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      Knocking down barriers: advances in siRNA delivery


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          Key Points

          • RNA interference (RNAi) is a fundamental pathway in eukaryotic cells by which sequence-specific small interfering RNA (siRNA) is able to silence genes through the destruction of complementary mRNA. RNAi is an important therapeutic tool that can be used to silence aberrant endogenous genes or to knockdown genes essential to the proliferation of infectious organisms.

          • Delivery remains the central challenge to the therapeutic application of RNAi technology. Before siRNA can take effect in the cytoplasm of a target cell, it must be transported through the body to the target site without undergoing clearance or degradation.

          • Currently, the most effective synthetic, non-viral delivery agents of siRNA are lipids, lipid-like materials and polymers.

          • Various cationic agents including stable nucleic acid–lipid particles, lipidoids, cyclodextrin polymers and polyethyleneimine polymers have been used to achieve the successful systemic delivery of siRNA in mammals without inducing significant toxicity.

          • Direct conjugation of delivery agents to siRNA can facilitate delivery. For example, cholesterol-modified siRNA enables targeting to the liver.

          • RNAi therapeutics have progressed to the clinic, where studies are being conducted to determine siRNA efficacy in treating several diseases, including age-related macular degeneration and respiratory syncytial virus.

          • Moving forward, it will be important to pay close attention to the potential nonspecific immunostimulatory effects of siRNA. Modifications to siRNA can be used to minimize stimulation of the immune system, and an increased emphasis must be placed on performing proper controls to ensure that therapeutic effects are sequence-specific.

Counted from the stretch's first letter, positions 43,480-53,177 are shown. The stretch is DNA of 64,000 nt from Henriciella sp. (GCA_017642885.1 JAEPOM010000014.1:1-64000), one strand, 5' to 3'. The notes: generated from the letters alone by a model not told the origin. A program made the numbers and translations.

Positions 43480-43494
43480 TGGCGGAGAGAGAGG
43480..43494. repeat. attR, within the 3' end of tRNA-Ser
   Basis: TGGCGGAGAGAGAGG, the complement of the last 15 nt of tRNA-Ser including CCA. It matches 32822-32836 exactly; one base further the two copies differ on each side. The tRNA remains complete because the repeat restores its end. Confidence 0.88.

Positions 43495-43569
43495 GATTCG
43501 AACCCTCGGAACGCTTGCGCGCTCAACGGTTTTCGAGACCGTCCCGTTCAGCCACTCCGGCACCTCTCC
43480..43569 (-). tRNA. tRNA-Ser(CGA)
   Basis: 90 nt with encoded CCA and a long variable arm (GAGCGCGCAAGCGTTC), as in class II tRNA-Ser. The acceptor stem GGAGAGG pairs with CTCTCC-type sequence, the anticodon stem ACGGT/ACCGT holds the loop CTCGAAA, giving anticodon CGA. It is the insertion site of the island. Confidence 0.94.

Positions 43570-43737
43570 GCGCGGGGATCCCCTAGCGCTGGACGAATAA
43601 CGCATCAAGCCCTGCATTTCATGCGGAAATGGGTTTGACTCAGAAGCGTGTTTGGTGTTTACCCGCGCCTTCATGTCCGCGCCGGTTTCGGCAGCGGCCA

RNA interference holds vast potential as a therapeutic strategy for both disease prevention and treatment, but its use has so far been hampered by a lack of safe and effective delivery techniques. In their Review, Anderson and colleagues discuss the challenges associated with small interfering RNA delivery and highlight promising novel synthetic delivery agents.


          In the 10 years that have passed since the Nobel prize-winning discovery of RNA interference (RNAi), billions of dollars have been invested in the therapeutic application of gene silencing in humans. Today, there are promising data from ongoing clinical trials for the treatment of age-related macular degeneration and respiratory syncytial virus. Despite these early successes, however, the widespread use of RNAi therapeutics for disease prevention and treatment requires the development of clinically suitable, safe and effective drug delivery vehicles. Here, we provide an update on the progress of RNAi therapeutics and highlight novel synthetic materials for the encapsulation and intracellular delivery of nucleic acids.

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          Most cited references71

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          Passenger-strand cleavage facilitates assembly of siRNA into Ago2-containing RNAi enzyme complexes.

          In the Drosophila and mammalian RNA interference pathways, siRNAs direct the protein Argonaute2 (Ago2) to cleave corresponding mRNA targets, silencing their expression. Ago2 is the catalytic component of the RNAi enzyme complex, RISC. For each siRNA duplex, only one strand, the guide, is assembled into the active RISC; the other strand, the passenger, is destroyed. An ATP-dependent helicase has been proposed first to separate the two siRNA strands, then the resulting single-stranded guide is thought to bind Ago2. Here, we show that Ago2 instead directly receives the double-stranded siRNA from the RISC assembly machinery. Ago2 then cleaves the siRNA passenger strand, thereby liberating the single-stranded guide. For siRNAs, virtually all RISC is assembled through this cleavage-assisted mechanism. In contrast, passenger-strand cleavage is not important for the incorporation of miRNAs that derive from mismatched duplexes.